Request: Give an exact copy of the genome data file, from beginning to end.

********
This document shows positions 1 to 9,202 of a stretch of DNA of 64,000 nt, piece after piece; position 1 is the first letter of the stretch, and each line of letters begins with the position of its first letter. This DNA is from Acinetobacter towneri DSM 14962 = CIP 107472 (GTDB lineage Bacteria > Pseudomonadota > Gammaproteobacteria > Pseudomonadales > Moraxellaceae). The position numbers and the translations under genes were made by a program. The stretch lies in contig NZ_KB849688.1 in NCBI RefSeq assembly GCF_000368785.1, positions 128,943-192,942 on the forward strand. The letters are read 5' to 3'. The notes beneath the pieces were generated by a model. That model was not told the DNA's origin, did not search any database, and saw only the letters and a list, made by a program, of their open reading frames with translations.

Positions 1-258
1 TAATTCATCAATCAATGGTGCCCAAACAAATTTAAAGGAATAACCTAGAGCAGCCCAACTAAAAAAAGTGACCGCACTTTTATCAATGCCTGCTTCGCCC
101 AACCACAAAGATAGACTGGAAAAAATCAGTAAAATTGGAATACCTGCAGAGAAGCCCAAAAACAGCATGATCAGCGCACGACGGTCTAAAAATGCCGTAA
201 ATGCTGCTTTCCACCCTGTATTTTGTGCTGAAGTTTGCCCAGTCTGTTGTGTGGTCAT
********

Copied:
This document shows positions 1 to 9,202 of a stretch of DNA of 64,000 nt, piece after piece; position 1 is the first letter of the stretch, and each line of letters begins with the position of its first letter. This DNA is from Acinetobacter towneri DSM 14962 = CIP 107472 (GTDB lineage Bacteria > Pseudomonadota > Gammaproteobacteria > Pseudomonadales > Moraxellaceae). The position numbers and the translations under genes were made by a program. The stretch lies in contig NZ_KB849688.1 in NCBI RefSeq assembly GCF_000368785.1, positions 128,943-192,942 on the forward strand. The letters are read 5' to 3'. The notes beneath the pieces were generated by a model. That model was not told the DNA's origin, did not search any database, and saw only the letters and a list, made by a program, of their open reading frames with translations.

Positions 1-258
1 TAATTCATCAATCAATGGTGCCCAAACAAATTTAAAGGAATAACCTAGAGCAGCCCAACTAAAAAAAGTGACCGCACTTTTATCAATGCCTGCTTCGCCC
101 AACCACAAAGATAGACTGGAAAAAATCAGTAAAATTGGAATACCTGCAGAGAAGCCCAAAAACAGCATGATCAGCGCACGACGGTCTAAAAATGCCGTAA
201 ATGCTGCTTTCCACCCTGTATTTTGTGCTGAAGTTTGCCCAGTCTGTTGTGTGGTCAT